Be A Game Designer (7:36)
Why is communication the game designer’s
What other skills does a game designer need?
Why is “idea guy” a poor definition for what a
game designer does?
Why shouldn’t game designers get too
attached to their ideas?
What is the number one cause of failed
18. A game is FUN!
So what’s fun?
19. The Lens of Fun
Fun is desirable in nearly every game, although
sometimes fun defies analysis.
What parts of my game are fun? Why?
What parts need to be more fun?
Jesse Schell, Lens #3
Play can be thought of the freedom of movement
within a more rigid structure.
In the case of games, the constraints of the rules and
procedures are the rigid structure, and the play within
that structure is the freedom of players to act within
those rules – the opportunity for emergent experience
and personal expression.
21. The Nature of Play
It helps us learn skills and acquire knowledge
It lets us socialize
It assists us in problem solving
It allows us to relax
It makes us see things differently
If induces laughter and fun, which is good for our
But it can also be serious – a process of
experimentation, pushing boundaries and learning
22. Fundamental Types of Play
Free-form play Rule-based play
Competitive play Unregulated Athletics
(foot racing, wrestling)
Chance-based play Counting-out rhymes Betting, roulette,
Make-believe play Children’s initiations,
Theater, spectacles in
Vertigo play Children “whirling”,
23. The Lens of Pleasure
What pleasures does your game give to players?
Can these be improved?
What pleasures are missing from your
experience? Why? Can they be added?
Jesse Schell, Lens #17
24. Aesthetics of Play
Game Designers Robin Hunicke, Marc LeBlanc and Robert
Zubek divide aesthetics within games into 8 categories:
Sensation: Game as sense-pleasure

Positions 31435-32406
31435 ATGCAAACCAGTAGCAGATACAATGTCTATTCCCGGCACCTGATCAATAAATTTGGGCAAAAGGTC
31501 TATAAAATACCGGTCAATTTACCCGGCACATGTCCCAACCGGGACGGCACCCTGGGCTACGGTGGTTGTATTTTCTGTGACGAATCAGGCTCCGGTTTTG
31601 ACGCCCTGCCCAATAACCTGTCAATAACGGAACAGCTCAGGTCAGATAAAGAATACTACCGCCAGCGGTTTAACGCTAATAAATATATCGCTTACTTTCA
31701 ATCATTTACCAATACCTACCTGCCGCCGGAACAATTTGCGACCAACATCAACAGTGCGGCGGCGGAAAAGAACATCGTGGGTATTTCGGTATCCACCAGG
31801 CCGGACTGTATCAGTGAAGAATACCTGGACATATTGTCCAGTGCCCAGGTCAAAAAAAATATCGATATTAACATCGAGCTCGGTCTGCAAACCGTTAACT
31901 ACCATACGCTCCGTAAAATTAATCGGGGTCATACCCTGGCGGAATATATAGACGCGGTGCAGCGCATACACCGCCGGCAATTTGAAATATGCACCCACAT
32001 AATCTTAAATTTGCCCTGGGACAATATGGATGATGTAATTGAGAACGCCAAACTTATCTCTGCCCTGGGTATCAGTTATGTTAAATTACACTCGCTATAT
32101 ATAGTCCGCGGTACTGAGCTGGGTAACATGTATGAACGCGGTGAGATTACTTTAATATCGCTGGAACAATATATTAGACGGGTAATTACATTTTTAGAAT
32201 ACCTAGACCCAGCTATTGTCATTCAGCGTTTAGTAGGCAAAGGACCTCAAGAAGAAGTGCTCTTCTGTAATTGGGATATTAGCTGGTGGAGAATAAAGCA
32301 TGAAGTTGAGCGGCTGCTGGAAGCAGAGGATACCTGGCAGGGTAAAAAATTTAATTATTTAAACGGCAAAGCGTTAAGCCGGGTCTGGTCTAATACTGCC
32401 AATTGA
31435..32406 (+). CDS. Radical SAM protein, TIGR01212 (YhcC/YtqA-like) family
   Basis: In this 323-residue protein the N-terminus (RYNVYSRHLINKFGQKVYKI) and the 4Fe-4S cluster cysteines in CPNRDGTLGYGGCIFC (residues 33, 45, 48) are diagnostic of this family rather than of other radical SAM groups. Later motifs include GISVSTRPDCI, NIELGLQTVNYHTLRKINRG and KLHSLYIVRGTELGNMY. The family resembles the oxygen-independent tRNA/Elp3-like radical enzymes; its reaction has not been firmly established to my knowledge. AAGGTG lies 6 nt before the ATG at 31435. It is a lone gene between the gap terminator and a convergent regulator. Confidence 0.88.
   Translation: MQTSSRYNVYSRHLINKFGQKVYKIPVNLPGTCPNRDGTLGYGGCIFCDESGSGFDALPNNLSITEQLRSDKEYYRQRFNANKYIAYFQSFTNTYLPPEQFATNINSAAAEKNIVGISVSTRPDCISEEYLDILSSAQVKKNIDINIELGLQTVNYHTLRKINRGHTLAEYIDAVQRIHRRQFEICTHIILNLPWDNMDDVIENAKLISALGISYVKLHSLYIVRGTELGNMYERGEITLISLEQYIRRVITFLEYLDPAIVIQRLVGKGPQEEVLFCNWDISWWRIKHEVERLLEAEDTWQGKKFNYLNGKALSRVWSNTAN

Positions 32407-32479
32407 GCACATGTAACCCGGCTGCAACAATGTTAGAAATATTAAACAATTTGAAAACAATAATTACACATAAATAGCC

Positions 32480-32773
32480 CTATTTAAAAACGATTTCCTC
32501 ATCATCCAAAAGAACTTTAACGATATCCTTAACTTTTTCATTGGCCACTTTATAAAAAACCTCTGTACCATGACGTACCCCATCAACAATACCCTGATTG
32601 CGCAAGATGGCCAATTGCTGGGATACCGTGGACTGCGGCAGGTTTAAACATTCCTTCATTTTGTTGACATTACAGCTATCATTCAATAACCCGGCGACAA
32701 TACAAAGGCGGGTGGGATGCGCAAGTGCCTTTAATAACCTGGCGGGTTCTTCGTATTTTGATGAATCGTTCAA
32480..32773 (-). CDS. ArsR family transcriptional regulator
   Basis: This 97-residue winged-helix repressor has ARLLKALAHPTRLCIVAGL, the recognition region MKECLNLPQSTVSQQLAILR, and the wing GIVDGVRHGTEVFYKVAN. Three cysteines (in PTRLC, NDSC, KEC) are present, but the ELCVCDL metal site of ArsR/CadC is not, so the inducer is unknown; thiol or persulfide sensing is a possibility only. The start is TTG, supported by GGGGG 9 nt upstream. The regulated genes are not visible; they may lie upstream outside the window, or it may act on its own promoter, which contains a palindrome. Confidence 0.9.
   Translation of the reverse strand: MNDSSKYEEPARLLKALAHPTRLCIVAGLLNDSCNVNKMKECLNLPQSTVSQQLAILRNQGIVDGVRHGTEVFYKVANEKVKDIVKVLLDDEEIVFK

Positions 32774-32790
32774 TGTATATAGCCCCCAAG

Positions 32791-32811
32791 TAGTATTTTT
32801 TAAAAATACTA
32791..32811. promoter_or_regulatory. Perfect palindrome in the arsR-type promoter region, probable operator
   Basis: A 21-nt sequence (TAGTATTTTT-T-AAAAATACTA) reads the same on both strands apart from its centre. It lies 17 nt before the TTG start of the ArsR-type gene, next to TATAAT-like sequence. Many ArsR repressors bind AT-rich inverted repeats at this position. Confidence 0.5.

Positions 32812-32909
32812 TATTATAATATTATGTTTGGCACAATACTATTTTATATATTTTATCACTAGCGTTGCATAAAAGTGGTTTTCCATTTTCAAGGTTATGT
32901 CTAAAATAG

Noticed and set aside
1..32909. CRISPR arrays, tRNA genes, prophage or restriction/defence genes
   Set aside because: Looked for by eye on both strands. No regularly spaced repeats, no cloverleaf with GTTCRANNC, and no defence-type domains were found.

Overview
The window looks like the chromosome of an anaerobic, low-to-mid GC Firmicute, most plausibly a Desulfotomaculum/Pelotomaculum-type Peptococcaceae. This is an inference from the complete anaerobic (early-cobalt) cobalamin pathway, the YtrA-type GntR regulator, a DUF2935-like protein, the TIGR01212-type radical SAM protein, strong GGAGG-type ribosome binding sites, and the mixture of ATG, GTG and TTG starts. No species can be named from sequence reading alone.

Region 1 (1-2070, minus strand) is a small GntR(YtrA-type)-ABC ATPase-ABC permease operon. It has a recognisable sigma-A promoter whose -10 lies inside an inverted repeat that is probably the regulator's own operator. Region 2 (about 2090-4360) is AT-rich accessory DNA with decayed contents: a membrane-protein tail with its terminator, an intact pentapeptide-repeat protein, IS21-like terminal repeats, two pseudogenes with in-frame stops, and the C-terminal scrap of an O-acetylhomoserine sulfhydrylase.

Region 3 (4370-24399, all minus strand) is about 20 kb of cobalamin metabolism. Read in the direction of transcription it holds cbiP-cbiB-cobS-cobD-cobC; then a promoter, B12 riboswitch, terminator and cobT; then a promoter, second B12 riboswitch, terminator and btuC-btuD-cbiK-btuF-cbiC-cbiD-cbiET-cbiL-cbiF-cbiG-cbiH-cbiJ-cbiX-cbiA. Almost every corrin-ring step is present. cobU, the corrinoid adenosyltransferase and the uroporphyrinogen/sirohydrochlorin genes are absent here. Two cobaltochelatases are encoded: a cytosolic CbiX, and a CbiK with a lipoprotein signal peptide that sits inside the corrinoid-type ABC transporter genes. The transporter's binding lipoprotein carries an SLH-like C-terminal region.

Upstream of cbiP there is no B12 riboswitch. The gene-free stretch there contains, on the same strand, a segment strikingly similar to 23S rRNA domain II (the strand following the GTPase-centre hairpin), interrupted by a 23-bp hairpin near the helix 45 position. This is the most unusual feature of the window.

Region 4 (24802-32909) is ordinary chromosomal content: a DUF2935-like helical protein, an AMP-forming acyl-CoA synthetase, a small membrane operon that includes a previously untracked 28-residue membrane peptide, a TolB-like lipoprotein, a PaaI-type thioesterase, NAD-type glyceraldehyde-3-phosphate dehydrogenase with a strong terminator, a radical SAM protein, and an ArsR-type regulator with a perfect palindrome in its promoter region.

Fantasy: Game as make-believe
Narrative: Game as unfolding story
Challenge: Game as obstacle course
Fellowship: Game as social framework
Discovery: Game as uncharted territory
Expression: Game as soap box
Submission (or Abnegation): Game as mindless pastime
25. Aesthetics of Play
Extra Credits: Aesthetics of Play (9:41)
What are Mechanics, Dynamics and Aesthetics?
Which does a Game Designer handle first when
creating a game?
What does a player experience first when playing
So what does Extra Credits think Game Designers
should focus on?
27. Layers Between Game And Player
28. Player Experience
A game designer does not create games.
A game designer creates experiences.
What experience do I want the player to have?
What is essential to that experience?
How can my game capture that experience?
Jesse Schell, Lens #1
29. What Experience Do I Want The Player To
Immersion: the illusion that you
are another person or in another
Novelty: New or unexpected
Challenge: meaningful “work”
where the player can make clear
progress and has incentive to try
again if s/he fails.
30. What Experience Do I Want The Player To
Stimulation: the emotional
element of play: victory, defeat,
Threat: when the player feels
tension, danger, provocation
32. How can I capture that experience?
33. The Lens of Endogenous Value
Think about your player’s feelings about the items,
objectives, and scoring in your game.
What is valuable to the players in my game?
How can I make it more valuable to them?
What is the relationship between value in the
game and the motivations for playing it?
Jesse Schell, Lens #5
34. Let’s Have Fun Making A Game!
35. 1. Download Game Maker 8.1 for Windows
Installer from from the LAFS GD1 website
Session 1 page
2. Download GD1 1 Resources from the
LAFS GD1 website Session 1 page
3. Create a Bounce The Ball game